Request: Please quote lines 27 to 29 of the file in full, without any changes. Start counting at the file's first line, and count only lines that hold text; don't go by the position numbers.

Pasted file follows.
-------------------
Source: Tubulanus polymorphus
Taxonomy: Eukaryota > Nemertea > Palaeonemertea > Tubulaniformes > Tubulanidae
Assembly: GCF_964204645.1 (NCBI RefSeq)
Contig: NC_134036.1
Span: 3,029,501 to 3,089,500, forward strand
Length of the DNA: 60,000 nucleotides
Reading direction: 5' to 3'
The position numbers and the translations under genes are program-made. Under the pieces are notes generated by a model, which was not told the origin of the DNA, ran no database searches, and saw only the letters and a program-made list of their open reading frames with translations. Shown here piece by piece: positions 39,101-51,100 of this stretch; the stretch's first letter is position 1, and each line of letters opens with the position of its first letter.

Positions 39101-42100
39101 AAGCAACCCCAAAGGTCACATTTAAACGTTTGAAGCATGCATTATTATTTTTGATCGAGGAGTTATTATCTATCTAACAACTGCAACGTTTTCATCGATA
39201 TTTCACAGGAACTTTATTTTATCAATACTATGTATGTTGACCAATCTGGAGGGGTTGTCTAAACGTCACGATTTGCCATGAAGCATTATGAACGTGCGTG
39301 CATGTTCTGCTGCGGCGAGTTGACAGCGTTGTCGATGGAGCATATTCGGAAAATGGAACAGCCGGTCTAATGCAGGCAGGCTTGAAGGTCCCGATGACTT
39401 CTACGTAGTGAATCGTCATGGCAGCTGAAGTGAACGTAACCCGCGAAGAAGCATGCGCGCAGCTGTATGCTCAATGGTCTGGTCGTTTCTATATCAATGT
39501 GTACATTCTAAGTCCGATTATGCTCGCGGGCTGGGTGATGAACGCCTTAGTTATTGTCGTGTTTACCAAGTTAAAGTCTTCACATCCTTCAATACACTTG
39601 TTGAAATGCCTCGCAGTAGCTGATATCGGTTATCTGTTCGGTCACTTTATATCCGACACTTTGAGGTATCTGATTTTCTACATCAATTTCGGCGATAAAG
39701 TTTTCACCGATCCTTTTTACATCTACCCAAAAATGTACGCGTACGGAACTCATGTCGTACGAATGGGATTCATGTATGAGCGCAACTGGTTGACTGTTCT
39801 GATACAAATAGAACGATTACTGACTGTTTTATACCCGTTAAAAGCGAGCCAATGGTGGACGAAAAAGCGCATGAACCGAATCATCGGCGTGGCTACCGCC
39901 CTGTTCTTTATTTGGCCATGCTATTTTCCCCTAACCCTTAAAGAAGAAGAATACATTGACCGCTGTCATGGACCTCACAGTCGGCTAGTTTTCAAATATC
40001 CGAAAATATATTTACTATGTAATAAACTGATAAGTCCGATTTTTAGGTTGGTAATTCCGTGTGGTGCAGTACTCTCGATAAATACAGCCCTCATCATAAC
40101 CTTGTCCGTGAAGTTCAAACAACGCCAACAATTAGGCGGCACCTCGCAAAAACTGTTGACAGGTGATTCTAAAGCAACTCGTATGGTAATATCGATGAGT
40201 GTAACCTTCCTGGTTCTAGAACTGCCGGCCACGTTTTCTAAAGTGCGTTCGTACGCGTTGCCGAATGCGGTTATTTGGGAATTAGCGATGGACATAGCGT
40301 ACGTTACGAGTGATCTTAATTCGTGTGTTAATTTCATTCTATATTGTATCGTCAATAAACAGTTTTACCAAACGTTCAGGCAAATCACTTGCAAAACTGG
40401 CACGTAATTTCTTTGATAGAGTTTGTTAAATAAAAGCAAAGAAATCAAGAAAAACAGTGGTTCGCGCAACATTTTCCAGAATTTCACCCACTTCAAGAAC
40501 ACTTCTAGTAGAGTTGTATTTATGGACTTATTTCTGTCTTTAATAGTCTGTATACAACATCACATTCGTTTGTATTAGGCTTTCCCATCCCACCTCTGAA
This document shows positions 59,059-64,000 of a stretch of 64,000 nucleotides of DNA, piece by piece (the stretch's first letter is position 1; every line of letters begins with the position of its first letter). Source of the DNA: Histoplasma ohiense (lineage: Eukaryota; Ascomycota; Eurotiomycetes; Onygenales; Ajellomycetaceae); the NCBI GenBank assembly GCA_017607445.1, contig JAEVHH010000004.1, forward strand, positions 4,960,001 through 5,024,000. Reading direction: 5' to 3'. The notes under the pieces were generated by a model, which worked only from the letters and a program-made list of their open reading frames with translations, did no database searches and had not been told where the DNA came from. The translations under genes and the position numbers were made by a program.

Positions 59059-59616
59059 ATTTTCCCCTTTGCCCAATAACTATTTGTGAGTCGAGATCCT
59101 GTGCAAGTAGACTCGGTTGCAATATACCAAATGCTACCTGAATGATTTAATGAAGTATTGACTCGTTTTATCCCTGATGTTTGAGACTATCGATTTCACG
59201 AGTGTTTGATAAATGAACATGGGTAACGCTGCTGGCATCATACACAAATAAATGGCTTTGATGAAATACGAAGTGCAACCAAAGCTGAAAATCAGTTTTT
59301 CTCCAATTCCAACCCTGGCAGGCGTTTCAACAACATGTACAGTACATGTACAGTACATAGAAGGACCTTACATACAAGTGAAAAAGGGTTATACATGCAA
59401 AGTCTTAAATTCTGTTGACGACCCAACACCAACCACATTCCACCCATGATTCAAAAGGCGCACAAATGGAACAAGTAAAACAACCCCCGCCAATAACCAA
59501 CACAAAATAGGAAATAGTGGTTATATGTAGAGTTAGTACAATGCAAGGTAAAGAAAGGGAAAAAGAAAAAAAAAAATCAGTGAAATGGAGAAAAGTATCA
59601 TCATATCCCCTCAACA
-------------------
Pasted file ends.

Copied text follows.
59059 ATTTTCCCCTTTGCCCAATAACTATTTGTGAGTCGAGATCCT
59101 GTGCAAGTAGACTCGGTTGCAATATACCAAATGCTACCTGAATGATTTAATGAAGTATTGACTCGTTTTATCCCTGATGTTTGAGACTATCGATTTCACG
59201 AGTGTTTGATAAATGAACATGGGTAACGCTGCTGGCATCATACACAAATAAATGGCTTTGATGAAATACGAAGTGCAACCAAAGCTGAAAATCAGTTTTT